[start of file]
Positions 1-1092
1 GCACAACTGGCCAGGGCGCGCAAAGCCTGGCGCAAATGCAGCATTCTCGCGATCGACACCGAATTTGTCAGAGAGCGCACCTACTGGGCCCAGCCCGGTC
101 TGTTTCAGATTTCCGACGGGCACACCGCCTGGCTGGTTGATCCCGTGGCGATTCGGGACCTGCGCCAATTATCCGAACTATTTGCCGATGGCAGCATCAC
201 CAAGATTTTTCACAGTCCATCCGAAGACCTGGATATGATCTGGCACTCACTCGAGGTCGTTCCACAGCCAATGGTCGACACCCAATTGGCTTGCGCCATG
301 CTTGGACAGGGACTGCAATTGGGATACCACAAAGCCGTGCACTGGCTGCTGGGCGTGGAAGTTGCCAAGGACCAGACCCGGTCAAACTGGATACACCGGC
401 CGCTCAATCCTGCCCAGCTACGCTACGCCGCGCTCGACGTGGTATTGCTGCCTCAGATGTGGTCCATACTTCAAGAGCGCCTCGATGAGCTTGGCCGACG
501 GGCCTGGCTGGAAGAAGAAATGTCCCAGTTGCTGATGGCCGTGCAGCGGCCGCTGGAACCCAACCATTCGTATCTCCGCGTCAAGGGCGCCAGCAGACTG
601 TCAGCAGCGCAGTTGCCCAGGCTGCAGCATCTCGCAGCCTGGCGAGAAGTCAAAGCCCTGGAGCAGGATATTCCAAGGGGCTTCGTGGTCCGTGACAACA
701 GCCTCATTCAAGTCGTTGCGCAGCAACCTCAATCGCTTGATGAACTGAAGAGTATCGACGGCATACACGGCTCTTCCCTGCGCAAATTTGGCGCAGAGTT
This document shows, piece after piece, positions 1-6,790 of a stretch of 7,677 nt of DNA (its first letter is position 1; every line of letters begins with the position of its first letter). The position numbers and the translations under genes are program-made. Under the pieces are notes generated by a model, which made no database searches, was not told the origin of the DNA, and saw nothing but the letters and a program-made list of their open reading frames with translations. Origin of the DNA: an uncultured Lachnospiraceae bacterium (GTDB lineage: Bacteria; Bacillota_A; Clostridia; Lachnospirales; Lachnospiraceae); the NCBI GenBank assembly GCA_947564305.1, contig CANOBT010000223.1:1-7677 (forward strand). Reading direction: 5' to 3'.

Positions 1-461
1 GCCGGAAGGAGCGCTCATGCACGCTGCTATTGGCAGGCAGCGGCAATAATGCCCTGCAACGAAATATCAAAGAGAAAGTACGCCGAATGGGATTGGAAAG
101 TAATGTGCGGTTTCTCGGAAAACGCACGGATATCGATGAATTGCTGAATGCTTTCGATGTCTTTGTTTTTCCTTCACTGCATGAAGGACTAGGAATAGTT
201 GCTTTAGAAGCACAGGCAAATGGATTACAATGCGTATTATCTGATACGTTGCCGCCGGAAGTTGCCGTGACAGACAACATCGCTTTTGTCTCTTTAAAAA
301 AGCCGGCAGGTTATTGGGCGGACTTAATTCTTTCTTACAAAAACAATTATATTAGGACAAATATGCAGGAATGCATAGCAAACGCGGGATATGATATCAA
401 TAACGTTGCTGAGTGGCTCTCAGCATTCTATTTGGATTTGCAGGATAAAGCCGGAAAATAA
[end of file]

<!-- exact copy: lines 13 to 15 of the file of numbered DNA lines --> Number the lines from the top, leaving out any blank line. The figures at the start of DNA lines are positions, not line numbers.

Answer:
101 TAATGTGCGGTTTCTCGGAAAACGCACGGATATCGATGAATTGCTGAATGCTTTCGATGTCTTTGTTTTTCCTTCACTGCATGAAGGACTAGGAATAGTT
201 GCTTTAGAAGCACAGGCAAATGGATTACAATGCGTATTATCTGATACGTTGCCGCCGGAAGTTGCCGTGACAGACAACATCGCTTTTGTCTCTTTAAAAA
301 AGCCGGCAGGTTATTGGGCGGACTTAATTCTTTCTTACAAAAACAATTATATTAGGACAAATATGCAGGAATGCATAGCAAACGCGGGATATGATATCAA